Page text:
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by Annette Marlow
Mindfulness is an intentional practice that helps awaken, cultivate and stregthen your 'awareness'.
Practicing mindfulness has the capacity to introduce you to a new world. Your sense of awareness can become heightened and allow your to experience sights, sounds, feeling or the taste of things that you may have not noticed before.
Most critical though is that mindfulness is a drug free tool that can help you disengage from the crazy busy lives that we lead and the mental clutter that goes with it by training the mind how to stop being distracted rather bringing focus and clarity to help improve decision-making, creativity, learning, emotional reactions and problem solving.
The physical benefits of relaxation and rest that mindfulness brings is fundamental to the wellness equation.
Science has proven that through mindful practices, we can even change the structure of our brain.
Everyone has the capacity to be mindful. It simply involves cultivating your ability to pay attention in the very moment, right here and now. For some people that may be noticing sensations in your body, or following your breath, or noticing your thoughts, or hearing sounds, or observing your surroundings.
Mindfulness practice is about bringing your awareness to the present moment and noticing your thoughts and actions without making judgement about whether you like or don’t like what you find.
In other words you become much more engaged in life itself.How can you practice mindful meditation?
There are many ways. Its important to find something that suits you. Here are some examples of mindful practices:
The One Minute Exercise:
Set a clock (or your phone) on a one minute timer. Your task is to focus your entire attention on your breathing, and nothing else, for one minute.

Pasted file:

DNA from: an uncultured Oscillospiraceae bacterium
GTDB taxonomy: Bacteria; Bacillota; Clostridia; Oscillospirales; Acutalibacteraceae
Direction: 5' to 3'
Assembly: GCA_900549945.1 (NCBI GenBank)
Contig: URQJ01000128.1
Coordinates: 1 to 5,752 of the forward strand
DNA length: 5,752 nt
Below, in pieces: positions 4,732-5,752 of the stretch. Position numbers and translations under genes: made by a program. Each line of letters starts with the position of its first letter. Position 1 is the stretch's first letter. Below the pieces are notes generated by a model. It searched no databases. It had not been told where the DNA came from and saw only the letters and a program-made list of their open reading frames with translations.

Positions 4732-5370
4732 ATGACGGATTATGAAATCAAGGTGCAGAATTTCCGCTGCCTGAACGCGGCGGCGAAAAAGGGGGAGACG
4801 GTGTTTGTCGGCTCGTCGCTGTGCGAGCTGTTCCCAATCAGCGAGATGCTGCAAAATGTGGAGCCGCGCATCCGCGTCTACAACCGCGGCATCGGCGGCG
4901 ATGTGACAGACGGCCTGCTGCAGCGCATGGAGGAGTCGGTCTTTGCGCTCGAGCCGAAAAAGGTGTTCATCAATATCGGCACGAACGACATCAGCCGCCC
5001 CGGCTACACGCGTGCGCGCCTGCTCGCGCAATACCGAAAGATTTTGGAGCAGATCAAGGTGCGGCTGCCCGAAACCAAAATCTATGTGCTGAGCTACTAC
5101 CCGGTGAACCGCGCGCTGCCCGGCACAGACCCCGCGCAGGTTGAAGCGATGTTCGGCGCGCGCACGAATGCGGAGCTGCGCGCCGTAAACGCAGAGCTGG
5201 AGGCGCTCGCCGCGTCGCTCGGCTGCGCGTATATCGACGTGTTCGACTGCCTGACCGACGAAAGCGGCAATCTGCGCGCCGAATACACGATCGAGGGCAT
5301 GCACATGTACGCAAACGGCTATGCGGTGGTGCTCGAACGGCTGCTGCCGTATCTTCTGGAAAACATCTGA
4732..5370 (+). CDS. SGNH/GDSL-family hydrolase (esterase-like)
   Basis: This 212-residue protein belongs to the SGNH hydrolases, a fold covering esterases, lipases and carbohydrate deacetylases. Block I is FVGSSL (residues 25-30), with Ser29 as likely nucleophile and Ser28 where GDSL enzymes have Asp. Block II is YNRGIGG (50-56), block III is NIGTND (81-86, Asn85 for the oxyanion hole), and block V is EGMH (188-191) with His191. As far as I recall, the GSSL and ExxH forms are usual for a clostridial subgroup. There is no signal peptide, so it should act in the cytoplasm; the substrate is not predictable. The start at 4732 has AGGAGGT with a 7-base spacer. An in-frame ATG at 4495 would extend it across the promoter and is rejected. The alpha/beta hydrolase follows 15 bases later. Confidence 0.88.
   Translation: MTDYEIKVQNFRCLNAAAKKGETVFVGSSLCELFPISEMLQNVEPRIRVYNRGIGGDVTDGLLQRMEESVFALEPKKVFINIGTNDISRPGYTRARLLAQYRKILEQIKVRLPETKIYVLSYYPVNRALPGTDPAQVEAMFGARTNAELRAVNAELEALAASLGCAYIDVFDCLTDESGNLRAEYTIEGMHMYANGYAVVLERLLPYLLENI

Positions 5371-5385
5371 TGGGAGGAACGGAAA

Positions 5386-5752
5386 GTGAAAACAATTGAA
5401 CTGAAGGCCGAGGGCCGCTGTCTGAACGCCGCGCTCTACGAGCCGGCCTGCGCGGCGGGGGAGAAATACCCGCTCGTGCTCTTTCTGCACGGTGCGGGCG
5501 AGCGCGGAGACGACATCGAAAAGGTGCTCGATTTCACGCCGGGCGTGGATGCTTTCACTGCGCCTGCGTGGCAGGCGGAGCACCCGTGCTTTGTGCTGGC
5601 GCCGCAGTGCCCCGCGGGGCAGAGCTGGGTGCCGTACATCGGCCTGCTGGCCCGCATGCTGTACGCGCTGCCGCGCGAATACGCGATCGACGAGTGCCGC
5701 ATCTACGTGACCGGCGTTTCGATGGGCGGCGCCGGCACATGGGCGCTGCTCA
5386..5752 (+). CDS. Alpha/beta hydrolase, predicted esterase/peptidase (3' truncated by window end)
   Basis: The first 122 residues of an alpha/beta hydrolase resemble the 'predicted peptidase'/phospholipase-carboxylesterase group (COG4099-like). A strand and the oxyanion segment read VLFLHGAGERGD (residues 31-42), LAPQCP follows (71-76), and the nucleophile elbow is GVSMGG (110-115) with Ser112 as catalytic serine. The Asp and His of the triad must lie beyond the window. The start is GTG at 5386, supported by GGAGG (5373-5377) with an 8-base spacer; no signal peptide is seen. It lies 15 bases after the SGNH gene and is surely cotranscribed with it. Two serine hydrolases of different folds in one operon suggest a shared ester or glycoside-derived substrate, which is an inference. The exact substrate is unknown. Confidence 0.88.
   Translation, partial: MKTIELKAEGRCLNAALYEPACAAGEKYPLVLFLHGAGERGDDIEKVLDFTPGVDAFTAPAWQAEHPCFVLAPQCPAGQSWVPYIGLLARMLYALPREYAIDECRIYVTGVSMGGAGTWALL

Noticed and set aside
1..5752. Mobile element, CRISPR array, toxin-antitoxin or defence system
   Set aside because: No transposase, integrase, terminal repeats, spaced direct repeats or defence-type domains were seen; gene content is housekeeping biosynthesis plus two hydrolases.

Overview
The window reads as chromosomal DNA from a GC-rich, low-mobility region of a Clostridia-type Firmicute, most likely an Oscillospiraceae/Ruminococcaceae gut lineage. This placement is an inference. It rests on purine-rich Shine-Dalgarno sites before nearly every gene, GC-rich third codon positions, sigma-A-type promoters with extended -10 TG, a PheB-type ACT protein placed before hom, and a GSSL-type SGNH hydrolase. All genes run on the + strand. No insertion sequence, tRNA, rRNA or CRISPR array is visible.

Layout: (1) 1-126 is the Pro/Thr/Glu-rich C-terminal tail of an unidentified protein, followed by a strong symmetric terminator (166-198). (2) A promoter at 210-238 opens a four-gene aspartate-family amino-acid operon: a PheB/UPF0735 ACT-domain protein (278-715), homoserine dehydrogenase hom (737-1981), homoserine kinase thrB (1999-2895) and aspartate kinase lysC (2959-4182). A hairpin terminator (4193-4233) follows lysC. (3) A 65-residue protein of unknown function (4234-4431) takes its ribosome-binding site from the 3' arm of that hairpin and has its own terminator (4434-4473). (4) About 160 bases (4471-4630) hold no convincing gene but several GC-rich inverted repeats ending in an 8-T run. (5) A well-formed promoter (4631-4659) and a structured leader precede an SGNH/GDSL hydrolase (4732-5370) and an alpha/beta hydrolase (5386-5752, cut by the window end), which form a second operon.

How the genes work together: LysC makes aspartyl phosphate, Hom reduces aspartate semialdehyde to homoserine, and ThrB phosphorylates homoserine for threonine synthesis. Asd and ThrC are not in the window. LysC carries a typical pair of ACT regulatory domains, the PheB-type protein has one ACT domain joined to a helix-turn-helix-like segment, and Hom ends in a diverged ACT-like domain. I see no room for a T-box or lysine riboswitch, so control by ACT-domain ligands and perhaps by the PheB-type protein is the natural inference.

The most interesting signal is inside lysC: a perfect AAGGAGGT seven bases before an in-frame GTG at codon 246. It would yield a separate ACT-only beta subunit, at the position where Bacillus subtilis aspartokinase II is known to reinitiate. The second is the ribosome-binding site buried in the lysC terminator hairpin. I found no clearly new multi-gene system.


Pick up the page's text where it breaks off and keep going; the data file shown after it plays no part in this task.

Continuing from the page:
This involves sitting down at a table and eating a meal without engaging in any other activities - no newspaper, book, TV, radio, music, or talking. Eat your meal paying full attention to which piece of food you select to eat, how it looks, how it smells, how you cut the food, the muscles you use to raise it to your mouth, the texture and taste of the food as you chew it slowly.
You may be amazed at how different food tastes when eaten in this way and how filling a meal can be. It is also very good for the digestion.
While walking just concentrate on feeling of the ground under your feet, listening to your breathe, observing what is around you...... Let all your other thoughts go, just look at the sky, the view, the other walkers; feel the wind, the temperature on your skin; enjoy the moment.
Body scanning cultivates mindfulness by focusing your attention on various parts of your body. Like progressive muscle relaxation, you start with noticing your feet and then work your way up. Simply focus on the way each part of your body feels without labeling the sensations as either “good” or “bad”.
There are many opportunities during the day that you could bring mindfulness into. Whatever it is (eg cooking, cleaning, washing your teeth), slow down, let go of thinking and tune in to your senses. What do you notice? This can allow moments of mindfulness into your busy day.